Years ago the policy was (if you had bad credit) and you wanted to buy a home, you would just assume a mortgage.
This theory worked for a long time but the theory is a little too simple. Basically the banks figured out that
they were financing anybody and everybody every time they allowed their mortgages to be assumable. Because -
unless you were assuming the mortgage for it’s low rates – the only ones who did assume mortgages would be those
who couldn’t qualify with that bank (note: if you are having trouble qualifying with a bank – try and talk to
Calgary mortgage brokers.)
Now, there is nothing wrong with having bad credit or getting a loan if you have bad credit (just as long as the
lending is aware of your situation and if you make your payments). The problem is that most people who assumed
mortgages DID NOT make their payments. The banks respond to this by saying that the person(s) who originally
borrowed the money would be responsible even after the assumption took place – so if the person who assumed
the mortgage stopped making their payments, the responsibility fell back on the original borrower.
Furthermore, the banks then began inserting a clause into their mortgages that is called the “due on sale” clause, but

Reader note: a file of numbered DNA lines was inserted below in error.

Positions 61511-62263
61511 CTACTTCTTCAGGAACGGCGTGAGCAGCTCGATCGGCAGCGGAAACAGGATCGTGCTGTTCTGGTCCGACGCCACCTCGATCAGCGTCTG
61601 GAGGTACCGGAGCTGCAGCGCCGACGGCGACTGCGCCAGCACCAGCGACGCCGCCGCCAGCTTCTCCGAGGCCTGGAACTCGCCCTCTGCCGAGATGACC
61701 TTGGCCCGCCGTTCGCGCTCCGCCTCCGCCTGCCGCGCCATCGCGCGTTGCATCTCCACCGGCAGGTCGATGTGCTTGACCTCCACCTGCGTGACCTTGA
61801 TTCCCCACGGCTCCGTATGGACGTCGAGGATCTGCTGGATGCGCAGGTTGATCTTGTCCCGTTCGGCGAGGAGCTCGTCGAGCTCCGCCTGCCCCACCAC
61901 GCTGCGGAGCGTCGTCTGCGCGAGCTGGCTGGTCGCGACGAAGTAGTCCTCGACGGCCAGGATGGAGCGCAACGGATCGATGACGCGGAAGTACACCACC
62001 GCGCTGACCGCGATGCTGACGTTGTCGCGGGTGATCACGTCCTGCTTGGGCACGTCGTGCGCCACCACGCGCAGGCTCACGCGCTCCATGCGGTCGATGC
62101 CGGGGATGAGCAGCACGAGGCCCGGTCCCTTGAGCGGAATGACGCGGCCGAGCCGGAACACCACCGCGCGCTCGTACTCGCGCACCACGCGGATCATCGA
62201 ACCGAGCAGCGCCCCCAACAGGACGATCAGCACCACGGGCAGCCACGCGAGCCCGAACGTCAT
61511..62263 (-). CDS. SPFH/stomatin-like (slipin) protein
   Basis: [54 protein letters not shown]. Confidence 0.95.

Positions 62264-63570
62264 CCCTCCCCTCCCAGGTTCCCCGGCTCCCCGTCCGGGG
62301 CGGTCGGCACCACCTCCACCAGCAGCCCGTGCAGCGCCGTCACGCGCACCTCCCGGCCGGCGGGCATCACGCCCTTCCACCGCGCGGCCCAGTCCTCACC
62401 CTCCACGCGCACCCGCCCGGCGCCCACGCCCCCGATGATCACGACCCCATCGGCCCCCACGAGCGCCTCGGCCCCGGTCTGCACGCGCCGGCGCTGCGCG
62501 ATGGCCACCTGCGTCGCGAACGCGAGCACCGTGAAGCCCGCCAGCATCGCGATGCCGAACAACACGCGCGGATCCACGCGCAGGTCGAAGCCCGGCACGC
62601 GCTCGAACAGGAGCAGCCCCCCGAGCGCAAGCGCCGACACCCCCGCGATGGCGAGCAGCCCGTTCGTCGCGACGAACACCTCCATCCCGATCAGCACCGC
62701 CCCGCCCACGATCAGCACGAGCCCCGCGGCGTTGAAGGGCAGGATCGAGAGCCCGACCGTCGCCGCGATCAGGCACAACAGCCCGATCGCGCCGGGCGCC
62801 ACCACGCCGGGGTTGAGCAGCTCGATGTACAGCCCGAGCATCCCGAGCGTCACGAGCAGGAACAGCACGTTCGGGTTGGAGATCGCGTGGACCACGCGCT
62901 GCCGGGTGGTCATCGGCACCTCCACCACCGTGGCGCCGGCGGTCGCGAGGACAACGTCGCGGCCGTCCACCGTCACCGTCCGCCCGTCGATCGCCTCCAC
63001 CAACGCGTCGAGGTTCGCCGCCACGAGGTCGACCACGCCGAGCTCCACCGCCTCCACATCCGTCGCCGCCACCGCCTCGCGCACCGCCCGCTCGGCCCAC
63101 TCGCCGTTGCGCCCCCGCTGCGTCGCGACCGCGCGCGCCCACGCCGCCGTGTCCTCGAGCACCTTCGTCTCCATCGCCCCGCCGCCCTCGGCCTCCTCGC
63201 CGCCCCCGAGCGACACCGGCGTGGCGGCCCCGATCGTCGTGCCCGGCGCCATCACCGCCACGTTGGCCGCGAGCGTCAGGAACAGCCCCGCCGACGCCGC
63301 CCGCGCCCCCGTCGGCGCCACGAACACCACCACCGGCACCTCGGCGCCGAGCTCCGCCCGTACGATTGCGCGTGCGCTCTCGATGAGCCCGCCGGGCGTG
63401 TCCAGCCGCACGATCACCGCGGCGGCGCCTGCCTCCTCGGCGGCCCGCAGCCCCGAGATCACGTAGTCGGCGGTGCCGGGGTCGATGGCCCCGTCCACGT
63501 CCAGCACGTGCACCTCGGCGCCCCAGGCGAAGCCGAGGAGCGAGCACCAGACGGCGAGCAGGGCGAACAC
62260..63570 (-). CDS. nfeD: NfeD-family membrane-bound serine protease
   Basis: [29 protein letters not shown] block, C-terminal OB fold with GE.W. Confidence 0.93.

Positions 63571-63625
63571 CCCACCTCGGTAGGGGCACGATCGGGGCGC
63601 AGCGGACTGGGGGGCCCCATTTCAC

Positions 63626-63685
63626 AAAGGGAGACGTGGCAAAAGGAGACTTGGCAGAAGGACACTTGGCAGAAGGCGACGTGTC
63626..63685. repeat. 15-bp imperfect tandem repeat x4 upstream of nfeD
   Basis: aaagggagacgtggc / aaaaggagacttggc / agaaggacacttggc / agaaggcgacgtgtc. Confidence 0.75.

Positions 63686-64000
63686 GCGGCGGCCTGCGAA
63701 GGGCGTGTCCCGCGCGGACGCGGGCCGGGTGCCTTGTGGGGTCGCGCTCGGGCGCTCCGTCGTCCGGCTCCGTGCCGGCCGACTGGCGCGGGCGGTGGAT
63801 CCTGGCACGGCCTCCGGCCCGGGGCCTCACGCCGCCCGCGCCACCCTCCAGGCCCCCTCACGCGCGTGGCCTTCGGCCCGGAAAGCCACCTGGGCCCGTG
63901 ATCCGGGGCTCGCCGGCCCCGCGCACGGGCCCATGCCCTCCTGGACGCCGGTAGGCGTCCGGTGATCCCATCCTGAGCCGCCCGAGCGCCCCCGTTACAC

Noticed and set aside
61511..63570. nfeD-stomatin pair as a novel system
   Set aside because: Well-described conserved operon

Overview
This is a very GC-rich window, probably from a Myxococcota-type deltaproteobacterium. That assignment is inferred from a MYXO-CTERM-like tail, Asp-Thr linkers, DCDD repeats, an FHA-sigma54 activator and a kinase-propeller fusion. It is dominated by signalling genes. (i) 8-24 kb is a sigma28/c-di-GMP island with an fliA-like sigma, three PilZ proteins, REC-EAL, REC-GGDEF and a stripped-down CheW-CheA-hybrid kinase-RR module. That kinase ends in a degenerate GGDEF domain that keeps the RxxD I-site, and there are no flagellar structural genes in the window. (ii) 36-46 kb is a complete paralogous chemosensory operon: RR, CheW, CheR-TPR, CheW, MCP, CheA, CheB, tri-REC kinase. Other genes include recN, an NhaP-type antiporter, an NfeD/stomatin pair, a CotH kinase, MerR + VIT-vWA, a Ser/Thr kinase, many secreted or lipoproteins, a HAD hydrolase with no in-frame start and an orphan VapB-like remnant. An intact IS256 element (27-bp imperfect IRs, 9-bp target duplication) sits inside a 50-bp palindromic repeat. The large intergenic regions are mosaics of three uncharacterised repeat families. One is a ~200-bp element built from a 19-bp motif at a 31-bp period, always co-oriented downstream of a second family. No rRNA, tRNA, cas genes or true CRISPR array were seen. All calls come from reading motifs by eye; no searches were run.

for political purposes they still left in the “assumable” clause but changed it to read “assumable upon qualification”,
so now you could assume a mortgage but as soon as the sale went through the banks would then say that the money they
lent was due immediately unless the new borrower qualified with them. And that is the way it is today!
So now the only reason to assume a mortgage is for low rates because if you can’t qualify – you can’t assume (and
even if you do qualify the original borrower is still liable if the new borrower doesn’t make their payments – so it
is highly unlikely that you will find a seller who will allow you to assume their mortgage (regardless of if you
do qualify or not).
The moral of the story: Just qualify for your own mortgage. Or consult Calgary mortgage brokers for some free advice.
This article was written by Trevor Hickey, B.A. who is a Mortgage Associate in Calgary, Alberta, Canada.
Trevor Hickey, B.A.
Concord Mortgage Group Ltd.
#107 – 1905 Centre Street NW
Bus: (403) 290-1990
Cell: (403) 860-8738
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